Rest of Our Life: "I love this song. I know I should love my title track, but ‘Rest of Our Life’ is my favorite. It’s about my mom and dad. It was during a time when I was exploring the idea of marriage and what it meant to me. I was looking at my mom and dad’s marriage and came to the conclusion that I didn’t want to grow old with someone. I wanted to stay young with them forever and keep that young and in-love kind of feeling. My dad has a picture of my mom when she was 17. He keeps it in his wallet. The first line of the song is from that. That symbolized this time capsule he has."
How I’ll Remember You: "This is the most personal song I’ve ever released. This is another type of love. It’s about my grandfather and I. He passed away in January. I started writing a song about him years ago and never finished it. He was the first person to teach me how to play guitar and how to write songs. He introduced me to music, in general. It was very important to me to introduce that love didn’t have to be with you and another partner. It could be you and your family, too. When he passed away, it was extremely important to remember him the way he was. So, I did my best to time capsule him in a song and carry that love around."
Having been a long-time songwriter, Brassel admits it's fairly easy for her to open up so emotionally and honestly. "It’s easier for me to open up emotionally if I’m by myself and pouring it all out. Over the years, as a writer, you learn to tap into that," she says. She then adds that she's never had to completely stop a song because it was too emotional to finish. "I’ve never said ‘I can’t finish a song.’ Finishing songs is never really the issue. It might be that if I write something really off the wall or it’s so personal that no one could possibly relate to it, I might be like ‘uh, this is a little too weird.’ That’s happened before."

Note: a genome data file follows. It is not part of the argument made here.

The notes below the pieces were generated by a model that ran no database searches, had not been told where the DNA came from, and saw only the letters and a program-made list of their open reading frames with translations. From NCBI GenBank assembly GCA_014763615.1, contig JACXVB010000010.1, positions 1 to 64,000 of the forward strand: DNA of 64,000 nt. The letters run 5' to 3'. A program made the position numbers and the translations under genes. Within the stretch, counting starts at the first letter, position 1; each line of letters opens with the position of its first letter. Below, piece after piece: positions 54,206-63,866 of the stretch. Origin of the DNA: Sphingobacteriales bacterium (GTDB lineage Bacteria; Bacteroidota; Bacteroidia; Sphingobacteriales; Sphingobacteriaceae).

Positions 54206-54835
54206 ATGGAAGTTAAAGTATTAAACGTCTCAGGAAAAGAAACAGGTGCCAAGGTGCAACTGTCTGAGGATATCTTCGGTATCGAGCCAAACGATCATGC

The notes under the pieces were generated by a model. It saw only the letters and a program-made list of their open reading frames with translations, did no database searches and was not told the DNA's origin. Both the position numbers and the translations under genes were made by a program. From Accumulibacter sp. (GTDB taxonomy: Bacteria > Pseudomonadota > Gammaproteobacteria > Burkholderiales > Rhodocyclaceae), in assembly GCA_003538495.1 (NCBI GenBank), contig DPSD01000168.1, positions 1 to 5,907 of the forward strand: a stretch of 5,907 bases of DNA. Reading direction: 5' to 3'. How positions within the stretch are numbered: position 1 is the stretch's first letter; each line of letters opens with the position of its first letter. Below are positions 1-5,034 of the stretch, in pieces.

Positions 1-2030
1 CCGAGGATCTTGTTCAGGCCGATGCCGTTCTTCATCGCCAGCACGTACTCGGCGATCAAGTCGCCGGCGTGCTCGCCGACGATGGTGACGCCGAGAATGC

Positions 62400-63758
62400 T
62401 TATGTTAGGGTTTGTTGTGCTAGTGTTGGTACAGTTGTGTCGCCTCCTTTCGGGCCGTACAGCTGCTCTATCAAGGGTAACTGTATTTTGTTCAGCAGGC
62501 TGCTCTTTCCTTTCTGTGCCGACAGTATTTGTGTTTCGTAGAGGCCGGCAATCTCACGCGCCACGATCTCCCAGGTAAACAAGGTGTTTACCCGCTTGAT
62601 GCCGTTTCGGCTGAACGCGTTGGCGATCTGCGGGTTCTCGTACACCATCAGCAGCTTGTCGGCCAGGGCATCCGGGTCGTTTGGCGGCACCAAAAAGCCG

Also on Love & Lightning, the singer explores a varied stylistic and rhythmic approach. "As I grow as an artist, I have developed these rhythmic elements. I don’t know where it comes from, maybe it’s the pop influence in me," she says. "It’s part of me when I start writing. It’s almost like breathing or blinking. I always start with a groove, when it comes to a song. The way it feels or moves really inspires the lyrics. My favorite part about ‘Love & Lightning’ is it talks about it never striking twice but at the same time the rhythm does. I love throwing in fun things like that." Throughout this record's creation, she says she listened to quite a bit of music that then found its way into her own special blend. "I was binging on Zac Brown Band, like his beachier stuff, and that inspired ‘Love & Lightning.’ For ‘Softly with Sin,’ I was listening to Striking Matches a lot. I had listened to the first season of the ‘Nashville’ TV show. The slower songs were really good. That’s what I was channeling with that one. My grandfather’s song is written in a different time signature. It’s reflective of what he grew up listening to, which was Conway Twitty and all these other Grand Ole Opry artists. ‘Rest of Our Life’ was my Maddie & Tae-style song. ‘Turn It Up’ is just bra-country, you know. It’s just fun."